Non-solicitation clauses are also not well upheld by courts in Japan. Courts are not very likely to enforce a non-solicitation provision unless the former employee has engaged in some sort of deceptive or unfair behaviour during the solicitation. For example, if a former employee told his or her former colleagues that there were rumours that the company they work for is going to be filing for bankruptcy so they should leave and join the employee at the new company, it could be found to be a violation of a non-solicitation provision.

An overarching concern that an employer needs to keep in mind when considering whether to try to enforce a restrictive covenant is that there is virtually no discovery in Japan. Finding evidence, especially with respect to non-solicitation issues, can be very difficult unless there is a cooperating witness that provides information to the company.

All that being said, restrictive covenants can be helpful in Japan for two reasons. First, employees tend to honour them even if they may not be enforced. Most employees in Japan take their employment contract seriously and do not want to be seen as breaching their agreement. In this light, it is useful to provide in the work rules and employment agreement that an employee will lose part or all of his or her retirement allowance if he or she breaches – although this is generally difficult to enforce. Second, many potential employers do not want the difficulties that come with threats from former employers, or their attorneys, related to hiring an employee, or bringing over teams after hiring an employee, if the new hire is subject to restrictive covenants in their employment agreement. The new employer knows that it is always possible that the former employer will come to find that they have hired the new employee. It is not unusual in such a case for the former employer to send a cease and desist letter to the new employer demanding that they not utilise the employee for the remainder of the restraint period. While these letters may often be toothless, they cannot be easily ignored and subsidiary companies may have to involve their headquarters to have the situation resolved, which a subsidiary entity in Japan would want to avoid.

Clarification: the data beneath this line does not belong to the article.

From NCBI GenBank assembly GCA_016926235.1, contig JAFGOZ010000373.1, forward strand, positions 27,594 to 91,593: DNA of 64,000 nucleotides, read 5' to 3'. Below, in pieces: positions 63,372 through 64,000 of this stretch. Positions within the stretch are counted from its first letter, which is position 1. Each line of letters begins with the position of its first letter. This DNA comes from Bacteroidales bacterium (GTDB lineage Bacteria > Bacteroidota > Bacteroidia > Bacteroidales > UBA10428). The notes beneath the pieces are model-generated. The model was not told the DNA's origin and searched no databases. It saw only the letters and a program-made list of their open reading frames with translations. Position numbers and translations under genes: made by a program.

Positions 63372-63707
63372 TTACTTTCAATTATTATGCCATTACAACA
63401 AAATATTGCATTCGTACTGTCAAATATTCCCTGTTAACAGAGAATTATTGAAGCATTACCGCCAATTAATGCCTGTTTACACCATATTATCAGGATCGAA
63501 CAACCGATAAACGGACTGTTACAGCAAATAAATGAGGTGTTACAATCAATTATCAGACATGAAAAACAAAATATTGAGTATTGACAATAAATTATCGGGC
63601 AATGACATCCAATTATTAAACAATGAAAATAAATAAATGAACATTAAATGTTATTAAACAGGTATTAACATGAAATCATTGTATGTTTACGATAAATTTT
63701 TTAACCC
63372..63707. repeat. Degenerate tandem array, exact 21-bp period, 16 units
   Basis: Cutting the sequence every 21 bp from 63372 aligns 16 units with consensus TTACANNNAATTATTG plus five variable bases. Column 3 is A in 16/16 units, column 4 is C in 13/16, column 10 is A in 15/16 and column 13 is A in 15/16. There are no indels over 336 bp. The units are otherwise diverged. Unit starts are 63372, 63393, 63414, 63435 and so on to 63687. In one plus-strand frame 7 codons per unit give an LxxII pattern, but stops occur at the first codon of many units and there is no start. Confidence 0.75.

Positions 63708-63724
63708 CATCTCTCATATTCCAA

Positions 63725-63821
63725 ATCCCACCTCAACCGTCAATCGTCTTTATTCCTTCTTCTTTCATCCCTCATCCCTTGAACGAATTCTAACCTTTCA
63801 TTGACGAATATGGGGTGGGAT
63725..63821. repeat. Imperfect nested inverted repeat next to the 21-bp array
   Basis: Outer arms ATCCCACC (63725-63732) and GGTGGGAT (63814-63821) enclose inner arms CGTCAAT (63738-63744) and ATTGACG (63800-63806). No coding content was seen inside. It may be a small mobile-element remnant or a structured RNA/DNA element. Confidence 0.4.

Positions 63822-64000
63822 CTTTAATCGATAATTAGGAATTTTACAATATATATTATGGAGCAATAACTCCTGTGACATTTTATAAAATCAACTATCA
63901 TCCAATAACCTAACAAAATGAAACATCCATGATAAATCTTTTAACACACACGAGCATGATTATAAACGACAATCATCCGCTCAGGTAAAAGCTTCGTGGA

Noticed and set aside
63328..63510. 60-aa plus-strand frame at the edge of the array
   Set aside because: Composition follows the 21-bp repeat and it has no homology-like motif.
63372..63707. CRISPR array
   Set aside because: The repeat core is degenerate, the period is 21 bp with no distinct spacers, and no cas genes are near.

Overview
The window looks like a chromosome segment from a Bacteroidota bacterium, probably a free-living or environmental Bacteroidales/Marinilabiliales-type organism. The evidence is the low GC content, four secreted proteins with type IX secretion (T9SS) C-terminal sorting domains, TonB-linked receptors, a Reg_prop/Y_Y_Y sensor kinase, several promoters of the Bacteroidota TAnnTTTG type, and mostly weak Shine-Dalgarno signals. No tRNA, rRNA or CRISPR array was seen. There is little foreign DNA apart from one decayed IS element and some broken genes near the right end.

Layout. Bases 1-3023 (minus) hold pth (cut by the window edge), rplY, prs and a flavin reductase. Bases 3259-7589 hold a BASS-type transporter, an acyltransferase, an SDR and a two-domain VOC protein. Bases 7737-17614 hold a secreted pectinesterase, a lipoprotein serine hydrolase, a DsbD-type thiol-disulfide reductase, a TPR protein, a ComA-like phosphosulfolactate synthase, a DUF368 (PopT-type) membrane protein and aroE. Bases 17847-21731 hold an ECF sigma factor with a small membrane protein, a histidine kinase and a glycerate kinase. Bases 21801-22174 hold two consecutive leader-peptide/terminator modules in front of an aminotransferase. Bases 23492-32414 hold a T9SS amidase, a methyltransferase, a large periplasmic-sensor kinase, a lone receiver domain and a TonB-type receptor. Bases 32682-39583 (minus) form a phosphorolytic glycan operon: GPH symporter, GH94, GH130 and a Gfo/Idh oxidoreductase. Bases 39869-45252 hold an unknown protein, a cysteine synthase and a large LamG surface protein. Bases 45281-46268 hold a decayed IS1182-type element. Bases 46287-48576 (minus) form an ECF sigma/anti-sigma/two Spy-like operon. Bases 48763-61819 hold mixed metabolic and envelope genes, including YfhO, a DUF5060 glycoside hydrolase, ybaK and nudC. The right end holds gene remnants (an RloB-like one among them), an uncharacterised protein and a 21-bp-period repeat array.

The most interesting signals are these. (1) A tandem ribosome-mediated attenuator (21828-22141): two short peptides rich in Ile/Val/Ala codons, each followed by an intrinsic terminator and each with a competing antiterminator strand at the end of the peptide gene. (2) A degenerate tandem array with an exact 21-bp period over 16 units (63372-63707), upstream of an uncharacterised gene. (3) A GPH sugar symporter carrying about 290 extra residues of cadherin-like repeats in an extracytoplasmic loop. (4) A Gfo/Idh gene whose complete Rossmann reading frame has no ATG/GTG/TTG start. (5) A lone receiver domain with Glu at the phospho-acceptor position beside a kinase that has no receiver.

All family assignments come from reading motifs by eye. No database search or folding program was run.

5 In which industry sectors has employment law been a hot topic recently? Why?

Sectors that have seen a lot of issues over the past year are the tech industry and the service industry, though for very different reasons.

We are seeing tech companies try to provide very innovative benefits and working conditions for employees in order to try to attract the very best candidates, which may not work very well in Japan. Employers are rolling out extended paid leave benefits for new parents, offering ‘unlimited’ annual leave or very flexible working hours or indefinite working from home (or anywhere) rights. While all of these rights are intended to be beneficial and attractive to employees, they can lead to some difficulties for employers in Japan.